The authors describe their plan to add a hump yard to their layout. Includes a proposed track plan, and several layout photos.
After introducing his model railroading hobby history, the author describes his current 20'x20' S and Sn3, two-level layout. Includes photos of the current layout, still under construction.
Try a different way of setting up a Christmas train in the livingroom.
The track plan for a small, standard- and narrow-gauge layout initially intended as the B.T.S. display layout, and designed to fit within the space of a show booth, while still allowing walk-around space.
The idea is for a 45-degree wedges between two back-to-back layout levels. Includes a diagram to show the concept.
The author shares a design of an S-scale layout that could fit in a 12'x13' spare bedroom. The article provides switching suggestions, construction methods, and covers control and scenery topics.
This article presents the modular concept for the Pennsylvania Railroad's Horseshoe Curve in S-scale. Includes a proposed track plan.
A track plan design idea for a 4'x8' layout using AF-compatible track.
Some Sn3 track plan ideas.
Erv Rahr sent in his proposed track plan, and Jeff offers his design ideas to improve the plan.
The author describes unfolding some basic rectangular track plans to create walk-in layouts.
The author introduces the article on the BC&G and why it is an excellent shortline to model in S-scale.
For those who just switched to S-scale, here is a reality-check, and a prioritized list of how to go about getting started in designing and building a layout in S-scale.
Using the rough lengths of a 10-car train in S-scale, one can figure what will and what won't fit in a layout space before beginning the benchwork.
The author makes the case that good track planning is a skillset lacking in the world of S-scale modeling. He lists some good designs, why some designs are bad, and tips on how to improve a design.
How to decide which prototype railroad to model in your layout.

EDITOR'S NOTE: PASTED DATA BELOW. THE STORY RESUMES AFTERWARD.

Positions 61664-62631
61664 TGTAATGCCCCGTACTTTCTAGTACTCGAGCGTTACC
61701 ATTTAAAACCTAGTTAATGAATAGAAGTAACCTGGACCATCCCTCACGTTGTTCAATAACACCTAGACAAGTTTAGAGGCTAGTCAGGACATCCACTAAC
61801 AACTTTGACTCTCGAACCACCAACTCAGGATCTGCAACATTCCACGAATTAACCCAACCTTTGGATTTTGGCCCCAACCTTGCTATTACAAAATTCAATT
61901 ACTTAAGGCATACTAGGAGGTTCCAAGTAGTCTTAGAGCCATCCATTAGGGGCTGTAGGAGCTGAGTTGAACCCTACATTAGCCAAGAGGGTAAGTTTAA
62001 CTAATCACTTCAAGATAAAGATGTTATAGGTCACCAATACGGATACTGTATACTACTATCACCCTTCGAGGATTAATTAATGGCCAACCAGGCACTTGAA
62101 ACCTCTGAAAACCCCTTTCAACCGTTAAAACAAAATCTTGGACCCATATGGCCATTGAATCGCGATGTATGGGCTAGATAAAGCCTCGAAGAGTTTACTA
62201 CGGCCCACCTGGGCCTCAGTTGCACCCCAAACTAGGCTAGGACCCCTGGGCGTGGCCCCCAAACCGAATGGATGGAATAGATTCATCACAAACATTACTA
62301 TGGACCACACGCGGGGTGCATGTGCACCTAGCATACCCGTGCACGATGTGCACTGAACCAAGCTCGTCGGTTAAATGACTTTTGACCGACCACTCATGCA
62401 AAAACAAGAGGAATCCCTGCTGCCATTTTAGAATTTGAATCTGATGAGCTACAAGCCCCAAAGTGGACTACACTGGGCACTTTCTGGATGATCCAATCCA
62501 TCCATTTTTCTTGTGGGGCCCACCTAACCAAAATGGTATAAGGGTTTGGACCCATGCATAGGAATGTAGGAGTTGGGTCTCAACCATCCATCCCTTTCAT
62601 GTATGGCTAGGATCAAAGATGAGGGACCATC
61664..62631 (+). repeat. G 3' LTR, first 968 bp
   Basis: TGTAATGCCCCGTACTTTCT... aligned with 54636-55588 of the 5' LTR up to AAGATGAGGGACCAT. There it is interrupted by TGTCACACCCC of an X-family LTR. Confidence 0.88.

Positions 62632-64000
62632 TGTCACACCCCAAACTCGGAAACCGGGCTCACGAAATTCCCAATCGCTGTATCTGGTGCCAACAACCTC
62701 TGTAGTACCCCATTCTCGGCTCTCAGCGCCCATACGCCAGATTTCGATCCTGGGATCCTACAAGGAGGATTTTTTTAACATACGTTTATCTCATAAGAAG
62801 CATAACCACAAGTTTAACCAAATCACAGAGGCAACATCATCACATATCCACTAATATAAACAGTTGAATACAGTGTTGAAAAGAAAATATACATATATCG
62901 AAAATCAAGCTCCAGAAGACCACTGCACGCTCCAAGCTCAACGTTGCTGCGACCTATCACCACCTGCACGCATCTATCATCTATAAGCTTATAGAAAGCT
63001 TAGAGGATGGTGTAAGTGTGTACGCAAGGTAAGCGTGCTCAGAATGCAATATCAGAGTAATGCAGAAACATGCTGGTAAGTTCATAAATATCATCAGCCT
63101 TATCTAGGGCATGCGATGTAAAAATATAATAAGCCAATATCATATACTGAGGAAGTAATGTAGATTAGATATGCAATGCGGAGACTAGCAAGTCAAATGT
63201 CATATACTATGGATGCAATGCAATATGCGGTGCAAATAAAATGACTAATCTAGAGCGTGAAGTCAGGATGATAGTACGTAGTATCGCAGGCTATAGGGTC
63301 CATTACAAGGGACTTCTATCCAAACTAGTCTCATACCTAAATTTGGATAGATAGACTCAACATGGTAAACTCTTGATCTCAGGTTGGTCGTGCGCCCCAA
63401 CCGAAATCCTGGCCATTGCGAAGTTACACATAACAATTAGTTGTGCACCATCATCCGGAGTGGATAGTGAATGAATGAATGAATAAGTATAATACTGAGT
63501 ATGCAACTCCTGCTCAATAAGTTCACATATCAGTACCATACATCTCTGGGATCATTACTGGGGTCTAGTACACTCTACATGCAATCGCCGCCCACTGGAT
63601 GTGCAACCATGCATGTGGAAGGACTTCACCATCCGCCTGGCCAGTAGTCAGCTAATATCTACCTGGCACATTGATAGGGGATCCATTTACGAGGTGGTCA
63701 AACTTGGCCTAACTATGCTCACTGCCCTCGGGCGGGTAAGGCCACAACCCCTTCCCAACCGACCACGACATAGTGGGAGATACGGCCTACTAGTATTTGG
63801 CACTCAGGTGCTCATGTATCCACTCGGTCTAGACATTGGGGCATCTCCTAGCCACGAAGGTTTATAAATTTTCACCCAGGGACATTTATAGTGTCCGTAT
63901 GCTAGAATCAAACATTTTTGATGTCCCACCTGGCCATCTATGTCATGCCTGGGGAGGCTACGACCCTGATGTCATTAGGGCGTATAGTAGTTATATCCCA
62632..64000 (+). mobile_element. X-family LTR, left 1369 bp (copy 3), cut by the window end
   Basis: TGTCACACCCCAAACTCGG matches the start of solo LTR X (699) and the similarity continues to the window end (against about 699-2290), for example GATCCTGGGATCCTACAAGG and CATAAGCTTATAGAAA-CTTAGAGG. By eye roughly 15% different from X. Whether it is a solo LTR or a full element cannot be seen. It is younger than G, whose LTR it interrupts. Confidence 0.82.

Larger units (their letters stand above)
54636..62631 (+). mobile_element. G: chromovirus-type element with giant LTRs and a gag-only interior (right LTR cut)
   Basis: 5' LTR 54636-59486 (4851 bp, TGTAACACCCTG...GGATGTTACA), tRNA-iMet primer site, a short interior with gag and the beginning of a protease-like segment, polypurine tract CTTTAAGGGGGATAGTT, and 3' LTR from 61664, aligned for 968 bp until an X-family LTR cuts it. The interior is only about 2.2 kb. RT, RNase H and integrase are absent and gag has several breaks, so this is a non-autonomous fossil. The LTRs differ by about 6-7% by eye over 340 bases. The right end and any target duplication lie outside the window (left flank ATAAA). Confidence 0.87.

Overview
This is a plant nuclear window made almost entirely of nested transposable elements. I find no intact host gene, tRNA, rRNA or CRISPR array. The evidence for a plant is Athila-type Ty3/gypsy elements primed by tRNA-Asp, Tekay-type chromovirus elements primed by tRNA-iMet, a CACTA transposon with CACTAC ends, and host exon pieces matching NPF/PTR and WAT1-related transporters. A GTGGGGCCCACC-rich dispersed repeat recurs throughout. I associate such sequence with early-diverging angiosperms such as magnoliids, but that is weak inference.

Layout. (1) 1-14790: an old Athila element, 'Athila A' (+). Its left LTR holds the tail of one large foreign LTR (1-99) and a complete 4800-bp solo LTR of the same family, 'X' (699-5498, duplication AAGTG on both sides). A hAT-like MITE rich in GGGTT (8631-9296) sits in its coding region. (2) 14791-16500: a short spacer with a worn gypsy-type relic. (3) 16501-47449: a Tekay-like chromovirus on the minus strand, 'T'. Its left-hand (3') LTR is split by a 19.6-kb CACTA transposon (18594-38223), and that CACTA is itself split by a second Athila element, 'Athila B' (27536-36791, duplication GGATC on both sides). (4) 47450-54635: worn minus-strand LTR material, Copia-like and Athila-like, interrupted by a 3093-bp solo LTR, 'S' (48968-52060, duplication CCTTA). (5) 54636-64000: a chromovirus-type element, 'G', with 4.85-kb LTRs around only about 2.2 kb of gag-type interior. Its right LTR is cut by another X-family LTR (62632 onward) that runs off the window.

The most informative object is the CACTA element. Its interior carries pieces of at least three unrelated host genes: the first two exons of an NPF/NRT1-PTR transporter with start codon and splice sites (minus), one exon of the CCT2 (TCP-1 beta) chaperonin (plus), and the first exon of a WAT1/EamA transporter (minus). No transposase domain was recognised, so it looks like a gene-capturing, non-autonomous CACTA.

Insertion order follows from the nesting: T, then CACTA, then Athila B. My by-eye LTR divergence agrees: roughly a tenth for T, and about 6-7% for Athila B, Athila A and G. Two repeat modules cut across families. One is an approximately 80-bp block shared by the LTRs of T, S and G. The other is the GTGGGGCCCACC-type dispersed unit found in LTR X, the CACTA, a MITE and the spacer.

The editor explains why this issues is focused on track planning for S-scale layouts.
The author urges everyone to start considering getting away from the 4'x8' layout and the extremely-tight curves that such a shape requires in S-scale. He makes the point that even HO-scale modelers no longer use that default layout style.
The editor opines on what it might take to switch from a steam-era layout to a 1970s/80s-era layout in S-scale.
The author proposes six ways to model railroading history, listing the positives and the negatives of modeling each, and how it might appeal to people new to model railroading or new to S-scale.
A busy trackplan with two competing railroads are discussed, with suggestions on how to model them.
The author describes his fictional model railroad history such that it fits the available equipment in S-scale, while still maintaining true to a prototype. A could-have-been, or might-have-been idea. Includes a track plan for his 25'x46' layout.
The author suggests the Winfield Railroad as a shortline that could be modeled in S-scale. It covers the purpose of the railroad, what kinds of equipment it used, and it includes prototype photos and a suggested track plan.
The author proposes that we should all be prototype modelers to some extent, and he shares a few ideas to help us in that direction.
Various rough sketches are provided to give ideas on general track designs one could use in a bedroom, garage, or basement.
How to integrate industries that have a purpose into your layout's design. Several track plans for switching areas are included in the article.